Okay, now pleasantries: tell us a bit about yourself and what you do?

I am a Hampshire based interior designer who works with private homeowners and property developers across the UK. With an extensive knowledge of textiles and colour, I am also focused on the end to end practicalities of a project. Adding to this, I work as interior stylist and public speaker. I have presented new collections for brands such as Colefax and Fowler, Julian Chichester, and Farrow & Ball. With an eye for detail sharply focused on the finishing touches, I always ensure that the final design remains personal to my clients and reflects their own style and personality.

What did you want to be when you grew up? 

Honestly and truly, a Barbie Designer! She is a global design icon that we are still talking about today. She’s plastic, fantastic and still looking incredible at 60 years of age. Barbara Millicent Rogers never stopped believing in her doll that went on to inspire so many children around the world. She opened up opportunities to play creatively and explore the endless possibilities of design within fashion and the home. She even ran for president six times and traveled into space in 1965 proving the sky was the limit.

What is the best piece of advice you’ve ever received? and the worst?

I have been given lots of nuggets of wisdom over the years, however the two that always resonate with me are;

“You’re only as good as your last job” I hold myself accountable to this because reputation is everything. Despite the world of social media making opportunities more accessible than ever before, often work still comes through referrals. The power of word of mouth is so strong and it can make or break a business, so this little gem definitely helps to keep me focused.

The second piece of advice is “Leave your ego at the door”. A designer is nothing without the team behind them. Everyone plays a vital role in bringing the scheme to life and the client always comes first!

What is your favourite creative outlet to get the juices flowing? Where does all that great writing come from?

I love the V&A museum and in particular, the costume department. Imogen Taylor, who worked for John Fowler at Colefax and Fowler, told me that he frequently visited the museum to study the Eighteenth dresses on display for trimming and embellishments inspiration. Another firm favourite has to be Deco Off in January. There’s something about the crisp, cold Paris air and being surrounded by the latest designs which makes my heart skip a beat. I will also be honest and say that I have the support of a great editor. If left to my own devices, I could right reams!

Jump in the Tardis and fast forward 5 years – where are you and what are you up to?

In 5 years time I hope to be in collaboration with an interiors brand, designing my own product range. In my dreams, perhaps a coffee table book full of luxurious glossy pictures showcasing my recent projects. I would also be hosting a fabulous party to celebrate all the wonderful people in the design world who have helped and worked with me throughout my design career. Jonathan Adler and I would be dancing the night away in an interior homage to Studio 54!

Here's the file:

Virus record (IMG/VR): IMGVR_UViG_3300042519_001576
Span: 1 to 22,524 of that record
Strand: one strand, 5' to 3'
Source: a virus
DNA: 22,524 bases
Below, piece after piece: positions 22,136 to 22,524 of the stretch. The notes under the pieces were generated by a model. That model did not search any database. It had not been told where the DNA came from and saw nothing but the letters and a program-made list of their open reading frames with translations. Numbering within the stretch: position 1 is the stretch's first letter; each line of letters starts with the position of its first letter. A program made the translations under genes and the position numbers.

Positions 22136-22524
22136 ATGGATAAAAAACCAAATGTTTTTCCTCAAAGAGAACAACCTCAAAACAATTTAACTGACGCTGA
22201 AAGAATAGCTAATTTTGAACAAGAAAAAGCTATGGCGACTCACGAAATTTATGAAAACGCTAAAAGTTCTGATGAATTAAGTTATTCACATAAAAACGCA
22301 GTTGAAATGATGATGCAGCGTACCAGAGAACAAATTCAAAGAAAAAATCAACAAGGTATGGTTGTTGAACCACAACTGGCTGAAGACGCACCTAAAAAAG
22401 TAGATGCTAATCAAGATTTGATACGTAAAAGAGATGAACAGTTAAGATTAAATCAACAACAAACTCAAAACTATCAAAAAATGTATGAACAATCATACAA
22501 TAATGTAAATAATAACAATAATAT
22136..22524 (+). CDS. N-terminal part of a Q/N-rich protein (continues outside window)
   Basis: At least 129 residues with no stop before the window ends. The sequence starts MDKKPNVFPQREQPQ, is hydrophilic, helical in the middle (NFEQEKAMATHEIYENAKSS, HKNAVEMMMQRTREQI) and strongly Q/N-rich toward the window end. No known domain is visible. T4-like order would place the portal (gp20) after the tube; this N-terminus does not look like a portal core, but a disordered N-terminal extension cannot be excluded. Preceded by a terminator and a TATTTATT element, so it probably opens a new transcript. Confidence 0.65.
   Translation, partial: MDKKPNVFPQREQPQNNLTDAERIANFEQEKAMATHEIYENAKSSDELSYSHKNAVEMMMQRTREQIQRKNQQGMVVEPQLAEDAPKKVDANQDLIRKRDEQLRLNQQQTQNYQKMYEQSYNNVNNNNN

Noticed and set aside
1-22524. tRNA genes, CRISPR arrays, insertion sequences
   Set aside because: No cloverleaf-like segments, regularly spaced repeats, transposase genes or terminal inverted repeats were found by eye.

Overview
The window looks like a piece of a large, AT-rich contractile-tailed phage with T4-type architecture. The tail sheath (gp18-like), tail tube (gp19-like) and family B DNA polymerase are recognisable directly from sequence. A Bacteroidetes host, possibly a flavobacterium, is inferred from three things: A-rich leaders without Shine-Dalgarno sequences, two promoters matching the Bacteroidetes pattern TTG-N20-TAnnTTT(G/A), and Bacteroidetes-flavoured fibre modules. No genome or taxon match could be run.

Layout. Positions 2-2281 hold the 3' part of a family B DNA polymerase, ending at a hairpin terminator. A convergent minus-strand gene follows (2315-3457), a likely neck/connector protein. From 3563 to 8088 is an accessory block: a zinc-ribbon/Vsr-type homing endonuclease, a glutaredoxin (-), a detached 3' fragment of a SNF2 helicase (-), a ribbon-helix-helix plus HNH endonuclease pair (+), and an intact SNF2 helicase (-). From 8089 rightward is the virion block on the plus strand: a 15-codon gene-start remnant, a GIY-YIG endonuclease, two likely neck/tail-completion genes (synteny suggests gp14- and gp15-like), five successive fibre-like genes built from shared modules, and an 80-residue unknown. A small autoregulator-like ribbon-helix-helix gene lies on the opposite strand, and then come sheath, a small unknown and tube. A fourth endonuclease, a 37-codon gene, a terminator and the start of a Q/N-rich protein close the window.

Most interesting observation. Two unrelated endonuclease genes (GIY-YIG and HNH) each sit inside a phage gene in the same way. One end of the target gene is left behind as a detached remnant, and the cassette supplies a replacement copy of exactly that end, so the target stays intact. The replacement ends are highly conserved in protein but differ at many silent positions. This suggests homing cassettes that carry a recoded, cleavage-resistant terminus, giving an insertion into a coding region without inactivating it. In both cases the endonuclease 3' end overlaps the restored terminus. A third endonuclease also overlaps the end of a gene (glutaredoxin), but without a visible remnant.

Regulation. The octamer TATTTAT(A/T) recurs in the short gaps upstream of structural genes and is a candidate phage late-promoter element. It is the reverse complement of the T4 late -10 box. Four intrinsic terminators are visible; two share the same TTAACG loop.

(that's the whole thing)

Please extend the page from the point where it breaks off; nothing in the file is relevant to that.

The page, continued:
What’s one thing other people may not know about you?

I worked for Farrow & Ball as a colour consultant for 5 years. This role enabled me to read properties quickly and the experience gave me great confidence with colour. Being able to leave the clients feeling excited and inspired was always a highlight of the role for me.

Who or what are some of your influences? Are there any peers or creatives that you admire or draw inspiration from? 

There are so many people that I admire in the design world. I swoon over Ashley Hicks and his incredible craftsmanship, furniture and bespoke Totems. Nicky Haslam’s creativity and hands on approach to all his work is inspiring. And of course, not forgetting Kit Kemp whom I admire hugely. Not only for her unique vibrant interiors but also her kindness and support to others in the design world, no matter the size of their business. 

What are your main sources of inspiration? Are there any outlets you reference regularly? 

I am a regular at Chelsea Harbour Design Centre. Everything is at your finger tips, it’s wonderful and so are the people! Also, I’m a huge fan of Andrew Martin in Walton Street. My clients are always impressed with the quality and price point of their products. For clients wishing for something a little more exclusive or unusual, I tend to visit the interior showrooms on Pimlico Road. Or, I’ll commission one off pieces with very talented artists like Margit Wittig whose range of lighting is absolutely stunning.

Complete this sentence… Life is about…

Love, passion and grit! Work hard, create your own opportunities and remember to be patient and kind along the way. 

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Okay right off the bat, Lily Paulson-Ellis is a boss! We had the pleasure to interview the Interior Designer and all round Superwoman to find out a little more about the woman behind the name, and what that morning playlist looks like! We fell in love with Lily after seeing her Barnes Townhouse, Elm Grove Road SW13, I mean seriously… you haven’t seen it – thank us after! 

Okay, lay it on us, 3 songs your morning playlist must contain.

I tend to listen to Radio 4 in the mornings as depressing as the news is at the moment! But if I need a bit of song motivation it would be ‘Start Me Up’ by The Rolling Stones every time.

Okay, now pleasantries: tell us a bit about yourself and what you do?